LAST week three things happened that suggest the world – Scotland very much included – has entered a bumpy new economic phase. So fasten your seat belts.

First up: that global drop in share prices. Now shares go up and down, as everyone knows. But this was different. For starters, this mini crash came after a long and very unusual period of market stability – a bit like the point where animals go quiet before an earthquake. This made the tumble all that more frightening. In barely a week, share prices have lost a 10th of their value. Put another way, in the past fortnight the value of global companies has crashed by around $5 trillion – roughly twice the entire output of the UK.

We need to put this into perspective. This drop was not that huge, given that share values had ramped up from the start of the year. Call it the froth coming off the market. But everyone in finance knows it is a warning sign. This past decade we have lived through the biggest rise in share values in history. This rise has been driven artificially by two factors. First, central banks printing money (aka quantitative easing) deliberately aimed at boosting share purchases. And second, by low interest rates engineered via those same central banks. Cheap credit lets companies borrow to pay out high owner dividends, which in turn props up the shares irrespective of how well the company is really performing (think Carillion).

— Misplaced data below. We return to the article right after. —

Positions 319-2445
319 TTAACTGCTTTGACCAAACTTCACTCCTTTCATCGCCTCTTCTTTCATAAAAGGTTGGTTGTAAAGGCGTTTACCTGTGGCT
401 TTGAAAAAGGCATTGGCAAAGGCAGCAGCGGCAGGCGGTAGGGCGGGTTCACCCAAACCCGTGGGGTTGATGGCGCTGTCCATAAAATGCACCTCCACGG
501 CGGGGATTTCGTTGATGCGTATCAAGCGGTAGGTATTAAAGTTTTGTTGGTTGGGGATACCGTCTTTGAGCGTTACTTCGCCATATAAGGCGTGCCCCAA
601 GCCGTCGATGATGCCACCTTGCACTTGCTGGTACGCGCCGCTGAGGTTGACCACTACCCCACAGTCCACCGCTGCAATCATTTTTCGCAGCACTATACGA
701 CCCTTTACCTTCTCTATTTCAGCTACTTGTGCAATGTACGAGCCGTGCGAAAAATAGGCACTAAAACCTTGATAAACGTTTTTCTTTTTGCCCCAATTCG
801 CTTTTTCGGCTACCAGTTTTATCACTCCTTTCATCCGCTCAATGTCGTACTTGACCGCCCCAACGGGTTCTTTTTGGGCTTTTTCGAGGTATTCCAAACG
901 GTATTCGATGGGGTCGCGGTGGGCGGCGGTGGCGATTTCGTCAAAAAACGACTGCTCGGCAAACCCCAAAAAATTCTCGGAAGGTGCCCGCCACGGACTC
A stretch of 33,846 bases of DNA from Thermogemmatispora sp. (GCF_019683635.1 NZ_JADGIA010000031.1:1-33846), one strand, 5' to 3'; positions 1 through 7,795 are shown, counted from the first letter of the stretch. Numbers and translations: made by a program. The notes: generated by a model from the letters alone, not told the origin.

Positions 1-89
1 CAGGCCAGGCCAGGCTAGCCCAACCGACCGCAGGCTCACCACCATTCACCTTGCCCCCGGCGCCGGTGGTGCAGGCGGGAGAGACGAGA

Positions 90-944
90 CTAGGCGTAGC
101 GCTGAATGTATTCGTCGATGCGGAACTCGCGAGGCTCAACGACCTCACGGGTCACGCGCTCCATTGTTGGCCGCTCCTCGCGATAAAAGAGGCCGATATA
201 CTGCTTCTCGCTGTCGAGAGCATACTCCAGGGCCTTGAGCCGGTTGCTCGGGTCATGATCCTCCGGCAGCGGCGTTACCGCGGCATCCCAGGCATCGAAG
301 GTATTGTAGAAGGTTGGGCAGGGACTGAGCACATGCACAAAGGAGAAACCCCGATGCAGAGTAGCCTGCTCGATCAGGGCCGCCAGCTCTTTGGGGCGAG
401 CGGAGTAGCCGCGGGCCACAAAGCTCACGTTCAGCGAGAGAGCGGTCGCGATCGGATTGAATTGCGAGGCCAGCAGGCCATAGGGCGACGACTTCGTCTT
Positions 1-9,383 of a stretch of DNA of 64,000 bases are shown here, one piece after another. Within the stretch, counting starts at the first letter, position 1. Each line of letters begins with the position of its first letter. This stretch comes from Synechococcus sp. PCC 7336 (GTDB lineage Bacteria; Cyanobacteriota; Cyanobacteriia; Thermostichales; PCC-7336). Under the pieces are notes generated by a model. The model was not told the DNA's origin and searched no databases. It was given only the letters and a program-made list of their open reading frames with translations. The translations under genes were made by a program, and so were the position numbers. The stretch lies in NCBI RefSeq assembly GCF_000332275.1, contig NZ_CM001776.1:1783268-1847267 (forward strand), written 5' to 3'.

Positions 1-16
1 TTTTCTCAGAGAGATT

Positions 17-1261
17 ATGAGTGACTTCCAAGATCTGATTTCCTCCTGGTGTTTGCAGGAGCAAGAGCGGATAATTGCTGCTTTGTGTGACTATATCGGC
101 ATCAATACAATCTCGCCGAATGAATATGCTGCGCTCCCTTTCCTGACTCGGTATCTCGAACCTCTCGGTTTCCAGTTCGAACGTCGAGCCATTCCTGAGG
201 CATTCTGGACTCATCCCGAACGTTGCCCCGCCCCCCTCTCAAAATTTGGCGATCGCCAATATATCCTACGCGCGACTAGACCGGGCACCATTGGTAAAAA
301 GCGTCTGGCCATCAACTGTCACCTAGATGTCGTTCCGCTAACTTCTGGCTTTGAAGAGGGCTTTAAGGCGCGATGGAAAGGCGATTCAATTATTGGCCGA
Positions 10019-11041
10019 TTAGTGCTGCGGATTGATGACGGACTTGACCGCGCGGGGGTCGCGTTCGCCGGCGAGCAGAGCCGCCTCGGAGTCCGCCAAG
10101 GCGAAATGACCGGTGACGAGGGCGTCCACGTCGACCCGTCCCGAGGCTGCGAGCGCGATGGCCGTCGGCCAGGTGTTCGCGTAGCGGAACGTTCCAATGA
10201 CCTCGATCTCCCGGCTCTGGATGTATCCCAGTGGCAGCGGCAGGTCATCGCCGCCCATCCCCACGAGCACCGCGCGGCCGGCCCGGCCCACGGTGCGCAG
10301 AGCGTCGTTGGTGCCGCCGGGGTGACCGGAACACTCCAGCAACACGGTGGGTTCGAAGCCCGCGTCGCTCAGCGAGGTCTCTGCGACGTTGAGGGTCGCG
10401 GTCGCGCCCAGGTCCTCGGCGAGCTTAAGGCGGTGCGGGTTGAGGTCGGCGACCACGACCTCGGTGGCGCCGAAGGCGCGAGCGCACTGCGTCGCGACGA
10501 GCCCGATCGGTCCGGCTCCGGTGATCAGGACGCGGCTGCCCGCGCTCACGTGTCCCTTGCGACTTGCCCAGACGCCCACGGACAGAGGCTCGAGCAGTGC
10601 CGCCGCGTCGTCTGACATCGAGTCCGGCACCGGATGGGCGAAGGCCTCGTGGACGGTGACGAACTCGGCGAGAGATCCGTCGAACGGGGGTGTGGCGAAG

So why are markets getting jittery now? The main reason is the return of inflation. Last week’s sell-off was triggered on Wall Street after a report that US wages are rising steeply. Normal folk would consider this a blessing as it raises standards of living and boosts consumption. Investors, who are not normal folk, only see squeezed profits and rising prices. In turn, central banks will try to curb that inflation by ending quantitative easing and raising interest rates steeply for the first time in 10 years (as the Bank of England threatened on Thursday). Cue a rush to dump shares.